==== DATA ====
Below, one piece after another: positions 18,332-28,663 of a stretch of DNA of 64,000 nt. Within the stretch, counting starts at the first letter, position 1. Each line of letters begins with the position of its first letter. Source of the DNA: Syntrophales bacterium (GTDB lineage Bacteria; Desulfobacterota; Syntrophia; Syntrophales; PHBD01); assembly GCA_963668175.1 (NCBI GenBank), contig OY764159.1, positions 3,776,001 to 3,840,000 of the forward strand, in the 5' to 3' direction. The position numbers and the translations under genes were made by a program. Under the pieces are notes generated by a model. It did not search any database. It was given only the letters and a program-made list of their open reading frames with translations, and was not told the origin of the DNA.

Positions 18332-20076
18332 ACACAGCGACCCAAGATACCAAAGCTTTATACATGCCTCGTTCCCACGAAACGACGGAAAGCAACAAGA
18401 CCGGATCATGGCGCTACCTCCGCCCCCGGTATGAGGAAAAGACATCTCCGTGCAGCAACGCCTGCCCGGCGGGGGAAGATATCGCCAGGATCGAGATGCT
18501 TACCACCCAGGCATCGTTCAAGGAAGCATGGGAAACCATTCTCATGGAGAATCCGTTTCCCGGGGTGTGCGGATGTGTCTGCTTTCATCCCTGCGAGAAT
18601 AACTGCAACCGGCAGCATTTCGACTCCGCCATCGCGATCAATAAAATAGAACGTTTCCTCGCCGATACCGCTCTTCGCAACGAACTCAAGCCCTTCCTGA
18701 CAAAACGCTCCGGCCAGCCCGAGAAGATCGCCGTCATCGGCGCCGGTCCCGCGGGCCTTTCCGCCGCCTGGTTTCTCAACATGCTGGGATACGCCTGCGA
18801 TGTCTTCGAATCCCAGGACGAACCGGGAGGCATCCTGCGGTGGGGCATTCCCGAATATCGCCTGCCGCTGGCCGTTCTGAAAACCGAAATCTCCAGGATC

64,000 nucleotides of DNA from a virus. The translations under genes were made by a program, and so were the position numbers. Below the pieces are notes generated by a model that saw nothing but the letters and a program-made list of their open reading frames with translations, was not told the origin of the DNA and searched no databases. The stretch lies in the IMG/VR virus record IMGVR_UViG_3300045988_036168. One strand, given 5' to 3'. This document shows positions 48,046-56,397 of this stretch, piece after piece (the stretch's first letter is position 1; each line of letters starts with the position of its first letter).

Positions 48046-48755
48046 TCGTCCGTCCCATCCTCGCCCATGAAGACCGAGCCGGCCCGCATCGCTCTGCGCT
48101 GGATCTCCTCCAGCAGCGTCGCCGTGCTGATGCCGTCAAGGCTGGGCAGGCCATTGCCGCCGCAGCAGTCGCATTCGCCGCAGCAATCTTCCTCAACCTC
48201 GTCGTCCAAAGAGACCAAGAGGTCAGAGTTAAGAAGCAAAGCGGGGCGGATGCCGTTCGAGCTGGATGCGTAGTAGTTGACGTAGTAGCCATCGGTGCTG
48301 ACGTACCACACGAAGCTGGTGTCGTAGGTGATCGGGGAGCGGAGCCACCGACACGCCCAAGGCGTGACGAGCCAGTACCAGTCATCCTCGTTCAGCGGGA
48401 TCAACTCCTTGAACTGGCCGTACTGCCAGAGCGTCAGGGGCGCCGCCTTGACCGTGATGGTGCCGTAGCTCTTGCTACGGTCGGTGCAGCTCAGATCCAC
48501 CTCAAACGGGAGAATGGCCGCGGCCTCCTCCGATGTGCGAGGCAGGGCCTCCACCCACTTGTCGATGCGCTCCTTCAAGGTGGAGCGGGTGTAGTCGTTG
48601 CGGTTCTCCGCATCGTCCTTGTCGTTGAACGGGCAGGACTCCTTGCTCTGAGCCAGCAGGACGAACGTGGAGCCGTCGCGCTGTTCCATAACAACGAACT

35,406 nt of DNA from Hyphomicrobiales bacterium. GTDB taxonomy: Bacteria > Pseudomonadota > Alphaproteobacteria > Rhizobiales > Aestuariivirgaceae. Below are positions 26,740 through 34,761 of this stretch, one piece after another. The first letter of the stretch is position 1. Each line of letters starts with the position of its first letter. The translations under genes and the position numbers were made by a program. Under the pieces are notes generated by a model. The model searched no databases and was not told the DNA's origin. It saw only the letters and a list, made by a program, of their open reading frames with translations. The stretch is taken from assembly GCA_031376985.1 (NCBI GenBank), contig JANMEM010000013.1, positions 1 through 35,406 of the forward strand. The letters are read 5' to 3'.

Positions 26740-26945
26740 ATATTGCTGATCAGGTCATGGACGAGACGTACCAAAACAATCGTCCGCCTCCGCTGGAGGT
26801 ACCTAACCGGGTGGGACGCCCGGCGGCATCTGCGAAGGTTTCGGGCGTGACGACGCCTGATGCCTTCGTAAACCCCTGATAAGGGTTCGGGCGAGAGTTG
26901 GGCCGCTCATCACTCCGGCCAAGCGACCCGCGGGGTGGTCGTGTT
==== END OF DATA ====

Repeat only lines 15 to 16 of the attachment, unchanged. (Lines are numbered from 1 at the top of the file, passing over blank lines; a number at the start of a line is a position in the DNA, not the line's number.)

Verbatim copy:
48401 TCAACTCCTTGAACTGGCCGTACTGCCAGAGCGTCAGGGGCGCCGCCTTGACCGTGATGGTGCCGTAGCTCTTGCTACGGTCGGTGCAGCTCAGATCCAC
48501 CTCAAACGGGAGAATGGCCGCGGCCTCCTCCGATGTGCGAGGCAGGGCCTCCACCCACTTGTCGATGCGCTCCTTCAAGGTGGAGCGGGTGTAGTCGTTG